I generally like to focus on people who for different reasons – cultural/social/economic background, religious beliefs and sexual orientation – don’t belong to the majority. I also have a special interest in places that show us our vulnerability as human beings and the unequal struggle that we conduct daily against time and nature. During the last three years I spent in Colombia, I have explored and photographed cemeteries all around the country to reveal the despair but also the magic realism of an unpredictable country. Finally, I love street photography. Exploring a new place/city without any pre-established idea and reacting to what I see by taking photographs. It is what I am doing in Urban Labyrinths, my last photographic journey through different metropolises in Europe and America.
 
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People often comment on how photogenic New York is as a city, and I would have to agree. You have clearly amassed a great body of work from the city, what do you think the draw is?
 
Actually I’m not a fan of New York. I think it is a city that makes people invisible, invisible to the others. A city where 8 million people live together, but are alone. Where everybody is always too busy, where there is no time for human connections. At least, this is the New York that I faced five years ago when I arrived and that is reflected in my series ‘Desperate Intentions’. I am sure there are many New Yorks to be found within the same metropolis, but the one that I keep experiencing doesn’t have that special appeal that the city gets from all around the world. Before moving to New York, I spent almost ten years in a very welcoming and ‘warm’ country like Colombia where human connections shape life in a very different way. So, when I first arrived in New York in 2009, discovering the human desolation of the city was quite a shock.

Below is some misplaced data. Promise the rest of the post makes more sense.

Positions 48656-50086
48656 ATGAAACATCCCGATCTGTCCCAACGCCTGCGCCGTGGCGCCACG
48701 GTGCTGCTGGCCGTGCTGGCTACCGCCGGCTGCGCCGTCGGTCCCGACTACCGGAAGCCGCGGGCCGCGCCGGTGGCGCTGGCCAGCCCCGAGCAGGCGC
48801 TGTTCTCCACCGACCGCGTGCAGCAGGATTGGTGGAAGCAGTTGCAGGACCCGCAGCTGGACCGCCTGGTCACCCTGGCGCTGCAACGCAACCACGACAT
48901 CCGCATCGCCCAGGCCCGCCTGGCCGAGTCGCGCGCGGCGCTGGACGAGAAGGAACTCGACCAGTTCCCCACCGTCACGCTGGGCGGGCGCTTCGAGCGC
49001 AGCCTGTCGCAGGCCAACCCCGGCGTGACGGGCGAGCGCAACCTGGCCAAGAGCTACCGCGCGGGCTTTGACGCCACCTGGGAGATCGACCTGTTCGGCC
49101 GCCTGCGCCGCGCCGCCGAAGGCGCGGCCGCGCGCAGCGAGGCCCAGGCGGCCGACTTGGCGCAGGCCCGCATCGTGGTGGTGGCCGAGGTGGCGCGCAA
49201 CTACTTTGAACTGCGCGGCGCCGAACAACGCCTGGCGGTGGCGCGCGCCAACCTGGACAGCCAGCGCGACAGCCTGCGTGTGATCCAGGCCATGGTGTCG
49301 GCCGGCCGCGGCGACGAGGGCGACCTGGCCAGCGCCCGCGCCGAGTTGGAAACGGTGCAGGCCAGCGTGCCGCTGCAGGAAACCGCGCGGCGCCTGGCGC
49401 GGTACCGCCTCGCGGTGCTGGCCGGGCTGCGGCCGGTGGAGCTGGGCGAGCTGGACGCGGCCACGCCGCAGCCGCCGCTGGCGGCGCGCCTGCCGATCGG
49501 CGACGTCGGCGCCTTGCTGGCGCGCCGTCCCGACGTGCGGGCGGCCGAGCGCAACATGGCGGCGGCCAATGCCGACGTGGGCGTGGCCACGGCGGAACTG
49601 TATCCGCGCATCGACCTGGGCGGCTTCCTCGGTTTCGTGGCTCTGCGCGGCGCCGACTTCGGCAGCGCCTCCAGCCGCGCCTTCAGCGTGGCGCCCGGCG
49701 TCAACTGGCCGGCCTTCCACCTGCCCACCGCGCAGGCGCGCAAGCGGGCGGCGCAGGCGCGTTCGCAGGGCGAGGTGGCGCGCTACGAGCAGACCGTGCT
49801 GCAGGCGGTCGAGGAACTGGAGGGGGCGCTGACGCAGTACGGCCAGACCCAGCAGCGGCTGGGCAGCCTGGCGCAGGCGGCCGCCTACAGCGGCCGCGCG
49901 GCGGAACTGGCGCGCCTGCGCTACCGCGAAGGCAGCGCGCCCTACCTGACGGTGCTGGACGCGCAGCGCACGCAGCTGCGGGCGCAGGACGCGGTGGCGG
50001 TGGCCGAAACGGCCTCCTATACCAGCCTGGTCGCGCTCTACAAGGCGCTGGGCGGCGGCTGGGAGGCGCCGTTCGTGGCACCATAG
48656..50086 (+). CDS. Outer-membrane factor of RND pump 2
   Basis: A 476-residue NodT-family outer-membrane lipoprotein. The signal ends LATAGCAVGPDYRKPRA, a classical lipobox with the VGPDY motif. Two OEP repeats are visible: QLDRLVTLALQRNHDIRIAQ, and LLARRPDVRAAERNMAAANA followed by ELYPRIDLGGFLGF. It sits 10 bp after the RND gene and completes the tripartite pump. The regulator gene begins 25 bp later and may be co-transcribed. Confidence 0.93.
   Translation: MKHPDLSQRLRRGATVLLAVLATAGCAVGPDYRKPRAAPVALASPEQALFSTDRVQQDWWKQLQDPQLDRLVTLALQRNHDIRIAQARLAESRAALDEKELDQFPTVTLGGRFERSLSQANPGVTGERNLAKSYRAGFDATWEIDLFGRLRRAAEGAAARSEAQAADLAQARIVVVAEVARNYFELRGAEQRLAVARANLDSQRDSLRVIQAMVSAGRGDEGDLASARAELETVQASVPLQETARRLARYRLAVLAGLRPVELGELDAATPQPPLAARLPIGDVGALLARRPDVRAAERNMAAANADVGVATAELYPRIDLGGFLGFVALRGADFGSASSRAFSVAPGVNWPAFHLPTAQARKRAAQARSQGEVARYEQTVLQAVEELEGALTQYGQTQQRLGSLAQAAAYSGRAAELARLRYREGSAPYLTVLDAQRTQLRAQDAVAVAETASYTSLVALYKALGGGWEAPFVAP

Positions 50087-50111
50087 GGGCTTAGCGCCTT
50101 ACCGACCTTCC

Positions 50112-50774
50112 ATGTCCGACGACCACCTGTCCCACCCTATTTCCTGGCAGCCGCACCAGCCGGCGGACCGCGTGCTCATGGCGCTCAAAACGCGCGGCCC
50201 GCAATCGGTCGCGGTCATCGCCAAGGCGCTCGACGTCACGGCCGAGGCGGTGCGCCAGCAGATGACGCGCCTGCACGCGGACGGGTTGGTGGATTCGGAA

You mentioned that you started out studying Anthropology. Does this natural interest in human life explain the lean towards documentary and street photography? Has your study given rise to any particular projects or areas of interest for your photography?
 
Many people who are familiar with my photographs say that it is quite obvious that I am an anthropologist. I think anthropology gave me a different way to relate and analyze things also if it is not a conscious process, especially when I am in a new place/city and I respond to it more in an emotional than in an intellectual way. There are probably things that I am able to see, identify and frame thanks to my background as an anthropologist. There are subjects that interest me — sexual orientation, religion, or how people relate to death — that are really connected to my past as an anthropologist and to my personal life. During my BA in Anthropology I studied History of Religions and I think that shaped my interest to explore the power that religious institutions have in the world. Anthropology also determined my interest to understand how people deal with death.
 
I always think the skill of documentary and street photographers is the ability to capture people as they are naturally, which means they have to in a way blend in and not let their presence affect the subject. I saw evidence of that in the series you submitted to Pride Photo Award. How do you manage to do that?
 
Carrying around very anonymous and small cameras like the Holga, Isolette or X-Pan rather than big, sophisticated cameras, learning to see how the light works and walking a lot while I try to anticipate what is going to happen.
 
What are you working on at the moment, what is next for you?
 
I will soon be back in Colombia to teach a series of workshops in Universities around the country while I try to finish a couple of series I started years ago and put together a book about Infierno Paradisíaco, my three year long photographic journey in Colombian cemeteries.
 
 
Interview: Robyn Grafton

Pride Photo Award is an annual international contest for photos about sexual and gender diversity.